Indian American community organizations along with political leaders roundly condemned the March 15 terror attack at two mosques in Christchurch, New Zealand, in which an avowed white supremacist gunman killed at least 49 people and critically injured several others.

Four people have been taken into custody following the shootings, which were timed to occur at noon during Friday prayers. Among the suspects is 28-year-old Brenton Tarrant, who had written a 74-page manifesto on his support for white supremacy and his anti-immigration views.

Tarrant live-streamed on social media the mass shootings, the deadliest in New Zealand history.

New Zealand Prime Minister Jacinda Ardern quickly described the incident as a terrorist attack.

In the U.S., Muslim and Sikh organizations warned their Indian American congregants about keeping themselves safe from possible copycat acts. The Council on American-Islamic Relations, the U.S.’s largest Muslim civil rights and advocacy organization, asked local mosques to follow its best practices for safety. CAIR recommends that mosques have a written safety plan known to its leaders, and that gaps in security are addressed, such as alarms, barriers to entryways, exterior lights functioning, and security cameras. The recommendations are available in a down-loadable booklet:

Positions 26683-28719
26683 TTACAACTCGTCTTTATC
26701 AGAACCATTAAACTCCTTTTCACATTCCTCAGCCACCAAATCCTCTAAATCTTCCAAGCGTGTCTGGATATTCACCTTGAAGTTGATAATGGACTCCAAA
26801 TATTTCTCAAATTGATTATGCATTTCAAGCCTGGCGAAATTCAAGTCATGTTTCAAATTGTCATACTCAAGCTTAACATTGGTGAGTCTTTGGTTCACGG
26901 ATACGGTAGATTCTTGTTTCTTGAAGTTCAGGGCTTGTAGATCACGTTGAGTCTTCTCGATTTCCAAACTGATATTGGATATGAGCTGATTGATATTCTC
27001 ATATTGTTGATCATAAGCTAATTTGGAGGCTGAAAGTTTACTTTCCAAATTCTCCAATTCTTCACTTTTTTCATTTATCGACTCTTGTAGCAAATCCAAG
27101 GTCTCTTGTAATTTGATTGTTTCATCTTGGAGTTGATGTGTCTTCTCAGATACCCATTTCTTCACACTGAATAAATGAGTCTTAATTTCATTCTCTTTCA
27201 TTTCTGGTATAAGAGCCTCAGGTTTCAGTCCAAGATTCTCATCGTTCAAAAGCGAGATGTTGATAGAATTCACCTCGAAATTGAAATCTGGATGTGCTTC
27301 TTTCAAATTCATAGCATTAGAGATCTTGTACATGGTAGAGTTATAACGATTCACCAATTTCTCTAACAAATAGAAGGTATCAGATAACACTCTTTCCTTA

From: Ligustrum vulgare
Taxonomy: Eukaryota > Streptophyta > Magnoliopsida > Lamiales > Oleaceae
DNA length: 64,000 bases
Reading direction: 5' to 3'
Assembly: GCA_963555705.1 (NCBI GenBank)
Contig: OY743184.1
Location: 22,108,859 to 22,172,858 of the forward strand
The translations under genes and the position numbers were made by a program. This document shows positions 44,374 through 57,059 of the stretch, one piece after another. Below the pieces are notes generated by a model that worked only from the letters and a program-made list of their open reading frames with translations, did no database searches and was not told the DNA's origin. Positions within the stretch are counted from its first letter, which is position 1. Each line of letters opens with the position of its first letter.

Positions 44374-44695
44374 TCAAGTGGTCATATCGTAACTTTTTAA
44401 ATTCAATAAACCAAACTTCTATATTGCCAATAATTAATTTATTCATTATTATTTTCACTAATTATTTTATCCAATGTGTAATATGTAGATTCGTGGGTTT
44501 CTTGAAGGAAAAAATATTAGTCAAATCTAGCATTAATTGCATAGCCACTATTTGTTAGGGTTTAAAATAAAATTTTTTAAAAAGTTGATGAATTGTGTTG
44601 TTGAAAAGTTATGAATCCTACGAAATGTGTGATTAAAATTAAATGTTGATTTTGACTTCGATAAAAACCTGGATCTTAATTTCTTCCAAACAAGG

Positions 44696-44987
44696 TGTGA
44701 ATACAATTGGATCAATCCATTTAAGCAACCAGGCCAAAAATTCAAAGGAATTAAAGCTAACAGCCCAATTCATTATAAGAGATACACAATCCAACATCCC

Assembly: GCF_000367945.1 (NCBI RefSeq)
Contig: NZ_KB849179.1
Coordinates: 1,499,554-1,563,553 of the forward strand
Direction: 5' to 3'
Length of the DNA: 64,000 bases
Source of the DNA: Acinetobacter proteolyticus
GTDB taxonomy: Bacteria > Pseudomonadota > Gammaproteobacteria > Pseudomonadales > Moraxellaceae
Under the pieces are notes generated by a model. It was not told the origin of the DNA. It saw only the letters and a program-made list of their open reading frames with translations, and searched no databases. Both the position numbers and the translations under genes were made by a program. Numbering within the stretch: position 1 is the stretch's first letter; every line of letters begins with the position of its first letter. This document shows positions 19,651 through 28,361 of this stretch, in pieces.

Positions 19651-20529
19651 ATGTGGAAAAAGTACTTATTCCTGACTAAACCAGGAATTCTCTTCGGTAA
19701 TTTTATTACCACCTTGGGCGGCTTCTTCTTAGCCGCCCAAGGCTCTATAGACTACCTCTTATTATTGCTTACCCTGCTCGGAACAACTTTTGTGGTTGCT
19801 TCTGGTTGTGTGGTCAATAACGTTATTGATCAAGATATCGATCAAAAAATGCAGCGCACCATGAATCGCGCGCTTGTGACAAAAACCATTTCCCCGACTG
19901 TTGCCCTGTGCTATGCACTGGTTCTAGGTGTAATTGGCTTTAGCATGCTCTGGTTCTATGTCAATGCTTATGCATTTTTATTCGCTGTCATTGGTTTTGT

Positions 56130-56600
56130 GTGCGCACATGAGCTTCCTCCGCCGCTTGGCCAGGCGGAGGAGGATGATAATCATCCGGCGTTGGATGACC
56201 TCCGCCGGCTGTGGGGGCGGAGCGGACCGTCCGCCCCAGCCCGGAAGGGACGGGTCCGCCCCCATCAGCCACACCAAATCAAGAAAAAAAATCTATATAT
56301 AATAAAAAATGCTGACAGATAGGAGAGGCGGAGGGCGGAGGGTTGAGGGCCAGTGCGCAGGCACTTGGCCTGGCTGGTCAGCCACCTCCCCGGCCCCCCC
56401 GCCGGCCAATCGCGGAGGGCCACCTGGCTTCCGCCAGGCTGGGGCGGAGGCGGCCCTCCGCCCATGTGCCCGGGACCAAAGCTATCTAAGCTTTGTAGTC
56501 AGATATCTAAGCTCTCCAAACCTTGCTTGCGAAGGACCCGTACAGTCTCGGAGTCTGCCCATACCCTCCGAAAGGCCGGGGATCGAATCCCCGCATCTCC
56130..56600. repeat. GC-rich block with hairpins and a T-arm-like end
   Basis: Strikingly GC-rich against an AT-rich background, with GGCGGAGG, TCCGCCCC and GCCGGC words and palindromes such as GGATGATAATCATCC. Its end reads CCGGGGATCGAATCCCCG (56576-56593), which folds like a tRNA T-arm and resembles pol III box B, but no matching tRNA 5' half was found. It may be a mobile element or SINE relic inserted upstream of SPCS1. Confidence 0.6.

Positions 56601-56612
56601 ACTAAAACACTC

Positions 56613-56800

“We mourn the heartbreaking killings of men, women and children gathered for prayer in their houses of worship and urge leaders in our nation and worldwide to speak out forcefully against the growing anti-Muslim and anti-immigrant hate that appears to have motivated these white supremacist terrorists,” said CAIR national executive director Nihad Awad. The organization noted that the shooter called himself a supporter of President Donald Trump, and sees him "as a symbol of renewed white identity and common purpose."

Writer Wahajat Ali said in an op-ed in The New York Times March 15: “Thoughts and prayers are not enough. These attacks are the latest manifestation of a growing and globalized ideology of white nationalism that must be addressed at its source — which includes the mainstream politicians and media personalities who nurture, promote and excuse it.”